Julian Hall's Edinburgh Festival diary

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The Independent Culture

The first involvement with the Fringe for Pavel Douglas, a star of EastEnders, Lovejoy and Doctors, was in 1968, whitewashing a venue at Cowgate, working on productions with Lindsay Kemp and John Lennon and Yoko Ono. That venue is now The Underbelly, in which Douglas is this year performing I Shot Dirty Den – a show that refers to his role as Gregory Mantel, the gangster who shoots Leslie Grantham's character. Douglas has admitted Dirty Den's reincarnation on the soap strained one's belief, but he now knows unlikely escapes do happen: "The first thing I had to do at the Fringe this year was take a call from my son, who was touring Nicaragua, [and phoned] to say he had been kidnapped at gunpoint." No ransom demand was made and Douglas's son escaped – in time to make the first week of his father's show.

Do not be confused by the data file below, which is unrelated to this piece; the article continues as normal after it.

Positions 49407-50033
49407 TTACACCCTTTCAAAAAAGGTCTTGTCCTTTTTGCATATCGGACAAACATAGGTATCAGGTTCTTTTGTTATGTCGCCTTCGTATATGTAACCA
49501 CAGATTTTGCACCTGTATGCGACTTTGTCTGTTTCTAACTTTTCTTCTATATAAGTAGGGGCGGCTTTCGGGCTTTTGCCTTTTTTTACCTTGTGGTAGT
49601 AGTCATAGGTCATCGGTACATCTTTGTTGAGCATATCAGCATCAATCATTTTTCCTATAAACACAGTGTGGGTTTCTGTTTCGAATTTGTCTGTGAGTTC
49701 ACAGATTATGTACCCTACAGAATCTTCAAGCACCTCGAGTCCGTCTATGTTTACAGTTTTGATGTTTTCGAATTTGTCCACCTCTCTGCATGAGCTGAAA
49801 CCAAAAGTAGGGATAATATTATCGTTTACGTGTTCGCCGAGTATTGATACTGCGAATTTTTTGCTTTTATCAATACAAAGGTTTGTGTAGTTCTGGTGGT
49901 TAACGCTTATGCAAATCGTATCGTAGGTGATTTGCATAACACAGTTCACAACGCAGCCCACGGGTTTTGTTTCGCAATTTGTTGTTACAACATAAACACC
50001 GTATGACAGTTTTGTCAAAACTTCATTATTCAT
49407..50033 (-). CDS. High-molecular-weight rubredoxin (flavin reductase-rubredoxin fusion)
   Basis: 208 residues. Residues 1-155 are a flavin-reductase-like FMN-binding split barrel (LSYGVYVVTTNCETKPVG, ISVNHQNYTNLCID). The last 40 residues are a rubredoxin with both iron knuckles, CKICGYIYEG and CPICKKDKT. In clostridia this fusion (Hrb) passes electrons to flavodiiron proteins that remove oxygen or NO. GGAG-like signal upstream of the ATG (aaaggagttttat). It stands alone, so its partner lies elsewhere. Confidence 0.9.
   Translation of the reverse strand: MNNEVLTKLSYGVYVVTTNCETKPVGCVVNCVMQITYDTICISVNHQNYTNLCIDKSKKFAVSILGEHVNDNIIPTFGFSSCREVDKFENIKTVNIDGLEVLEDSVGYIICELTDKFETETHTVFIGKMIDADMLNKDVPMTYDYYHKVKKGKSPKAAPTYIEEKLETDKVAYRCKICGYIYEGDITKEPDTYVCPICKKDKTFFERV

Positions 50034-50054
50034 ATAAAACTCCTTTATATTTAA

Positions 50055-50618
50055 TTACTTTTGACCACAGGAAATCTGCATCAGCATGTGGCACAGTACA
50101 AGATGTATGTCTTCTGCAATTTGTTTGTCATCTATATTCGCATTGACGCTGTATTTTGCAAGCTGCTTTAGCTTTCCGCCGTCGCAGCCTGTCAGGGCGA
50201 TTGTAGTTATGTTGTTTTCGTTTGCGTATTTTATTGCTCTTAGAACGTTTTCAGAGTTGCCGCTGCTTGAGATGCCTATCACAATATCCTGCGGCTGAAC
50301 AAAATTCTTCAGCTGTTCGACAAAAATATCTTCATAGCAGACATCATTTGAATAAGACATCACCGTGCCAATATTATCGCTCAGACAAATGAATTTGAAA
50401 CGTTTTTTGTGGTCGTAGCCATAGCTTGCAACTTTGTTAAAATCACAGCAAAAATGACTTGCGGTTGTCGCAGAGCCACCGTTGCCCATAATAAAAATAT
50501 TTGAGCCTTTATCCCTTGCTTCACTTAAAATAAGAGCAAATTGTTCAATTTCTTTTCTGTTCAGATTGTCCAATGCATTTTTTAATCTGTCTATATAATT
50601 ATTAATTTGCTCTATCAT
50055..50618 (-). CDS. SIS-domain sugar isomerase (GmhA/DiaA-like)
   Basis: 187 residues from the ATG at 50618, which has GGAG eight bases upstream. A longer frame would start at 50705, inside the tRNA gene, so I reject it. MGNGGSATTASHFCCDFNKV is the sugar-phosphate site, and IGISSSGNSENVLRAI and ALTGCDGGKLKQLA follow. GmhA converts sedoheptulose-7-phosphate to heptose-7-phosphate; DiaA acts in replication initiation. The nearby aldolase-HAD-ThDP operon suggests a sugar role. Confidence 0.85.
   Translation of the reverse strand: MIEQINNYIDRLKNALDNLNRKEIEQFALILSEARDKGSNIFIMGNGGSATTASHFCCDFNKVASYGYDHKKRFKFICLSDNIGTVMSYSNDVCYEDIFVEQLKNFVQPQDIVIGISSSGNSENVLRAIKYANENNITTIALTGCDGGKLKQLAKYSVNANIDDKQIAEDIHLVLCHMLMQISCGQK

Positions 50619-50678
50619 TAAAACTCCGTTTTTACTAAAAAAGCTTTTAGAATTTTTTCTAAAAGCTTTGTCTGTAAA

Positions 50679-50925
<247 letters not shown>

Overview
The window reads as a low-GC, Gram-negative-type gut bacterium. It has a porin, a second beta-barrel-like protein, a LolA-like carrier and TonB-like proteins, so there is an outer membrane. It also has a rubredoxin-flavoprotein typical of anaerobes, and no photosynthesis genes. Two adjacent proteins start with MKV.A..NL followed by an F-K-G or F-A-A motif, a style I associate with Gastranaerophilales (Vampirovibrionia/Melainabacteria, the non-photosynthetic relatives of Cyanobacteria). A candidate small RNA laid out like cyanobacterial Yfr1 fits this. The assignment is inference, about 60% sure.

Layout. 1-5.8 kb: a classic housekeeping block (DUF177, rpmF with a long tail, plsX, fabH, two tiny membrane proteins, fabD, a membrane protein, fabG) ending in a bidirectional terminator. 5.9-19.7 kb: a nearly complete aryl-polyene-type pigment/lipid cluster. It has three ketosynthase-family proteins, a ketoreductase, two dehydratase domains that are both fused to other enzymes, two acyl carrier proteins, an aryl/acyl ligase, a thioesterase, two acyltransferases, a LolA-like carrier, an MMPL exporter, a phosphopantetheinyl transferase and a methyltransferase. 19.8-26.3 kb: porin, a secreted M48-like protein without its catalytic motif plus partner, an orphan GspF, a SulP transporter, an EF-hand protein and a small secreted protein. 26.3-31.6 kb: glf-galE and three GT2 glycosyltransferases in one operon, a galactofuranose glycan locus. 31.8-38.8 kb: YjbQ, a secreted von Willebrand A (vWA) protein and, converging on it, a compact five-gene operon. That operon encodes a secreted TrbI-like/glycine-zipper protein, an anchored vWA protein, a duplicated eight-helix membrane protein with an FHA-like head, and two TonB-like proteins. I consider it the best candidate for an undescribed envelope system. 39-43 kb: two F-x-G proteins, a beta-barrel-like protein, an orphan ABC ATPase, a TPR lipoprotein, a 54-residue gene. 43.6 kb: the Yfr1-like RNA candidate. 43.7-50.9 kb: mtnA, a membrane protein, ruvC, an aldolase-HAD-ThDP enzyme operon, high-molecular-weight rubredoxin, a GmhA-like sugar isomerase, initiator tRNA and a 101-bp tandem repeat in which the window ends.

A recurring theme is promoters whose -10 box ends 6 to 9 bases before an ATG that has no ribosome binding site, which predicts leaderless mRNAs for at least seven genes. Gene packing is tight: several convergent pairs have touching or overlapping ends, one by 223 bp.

This year's opening Fringe party, at the Corn Exchange outside central Edinburgh, was not an unqualified success. Though regarded as the best in years, the one fly in the ointment was the buses that were laid on to ferry festival-goers to the venue. Comedian Andrew J Lederer explains: "You'd think that since they recognised the need to bus people to the place, they might have glancingly considered the need to bus people back."

Australian musician Adam Page, winner of the Adelaide Fringe Award, came to Edinburgh without his didgeridoo. Bagpipes were no substitute, so Page improvised an instrument from an old vacuum cleaner found at his digs. There's only one potential drawback that the performer can foresee: "It'll be a bit of a blow if I lose my deposit over this."

Life imitates art? The play Lough/Rain had to skip one performance when the venue flooded – after a downpour.